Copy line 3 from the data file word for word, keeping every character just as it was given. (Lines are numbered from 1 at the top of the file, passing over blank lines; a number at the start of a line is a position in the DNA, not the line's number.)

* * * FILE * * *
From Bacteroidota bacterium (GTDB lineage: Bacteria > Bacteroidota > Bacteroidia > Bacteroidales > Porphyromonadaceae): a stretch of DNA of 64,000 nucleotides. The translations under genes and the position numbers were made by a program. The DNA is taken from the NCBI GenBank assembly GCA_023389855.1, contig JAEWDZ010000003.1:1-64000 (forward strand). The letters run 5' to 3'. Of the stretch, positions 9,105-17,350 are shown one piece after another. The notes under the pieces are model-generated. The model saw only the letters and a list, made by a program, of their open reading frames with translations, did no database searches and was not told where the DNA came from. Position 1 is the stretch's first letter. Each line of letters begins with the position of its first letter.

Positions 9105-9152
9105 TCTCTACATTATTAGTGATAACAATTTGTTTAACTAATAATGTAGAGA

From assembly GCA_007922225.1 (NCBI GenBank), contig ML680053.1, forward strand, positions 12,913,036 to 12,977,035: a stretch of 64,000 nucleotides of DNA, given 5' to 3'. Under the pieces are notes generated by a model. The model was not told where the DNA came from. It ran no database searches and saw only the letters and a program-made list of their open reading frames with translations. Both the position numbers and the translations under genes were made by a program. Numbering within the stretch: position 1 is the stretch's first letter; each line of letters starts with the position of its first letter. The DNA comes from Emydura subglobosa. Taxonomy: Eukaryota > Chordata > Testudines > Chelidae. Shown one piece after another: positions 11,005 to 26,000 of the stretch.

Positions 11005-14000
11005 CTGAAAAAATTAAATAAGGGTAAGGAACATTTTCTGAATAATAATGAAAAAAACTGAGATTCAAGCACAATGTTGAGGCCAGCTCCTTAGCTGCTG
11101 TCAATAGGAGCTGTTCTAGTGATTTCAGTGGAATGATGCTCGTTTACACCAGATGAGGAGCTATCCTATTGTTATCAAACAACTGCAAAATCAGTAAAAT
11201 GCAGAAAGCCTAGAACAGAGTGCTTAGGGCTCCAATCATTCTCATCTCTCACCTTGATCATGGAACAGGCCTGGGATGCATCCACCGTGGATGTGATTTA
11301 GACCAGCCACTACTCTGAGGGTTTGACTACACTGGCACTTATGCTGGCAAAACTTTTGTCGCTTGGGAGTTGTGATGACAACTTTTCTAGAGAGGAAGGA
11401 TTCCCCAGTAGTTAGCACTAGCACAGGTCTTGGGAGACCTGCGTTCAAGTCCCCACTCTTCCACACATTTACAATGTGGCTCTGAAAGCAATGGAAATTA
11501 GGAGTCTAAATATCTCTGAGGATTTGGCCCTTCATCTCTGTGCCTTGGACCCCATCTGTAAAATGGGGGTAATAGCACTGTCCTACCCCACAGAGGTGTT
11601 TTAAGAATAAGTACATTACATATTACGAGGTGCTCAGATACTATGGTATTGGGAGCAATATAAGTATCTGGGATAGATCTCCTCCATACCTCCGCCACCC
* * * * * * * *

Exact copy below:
9105 TCTCTACATTATTAGTGATAACAATTTGTTTAACTAATAATGTAGAGA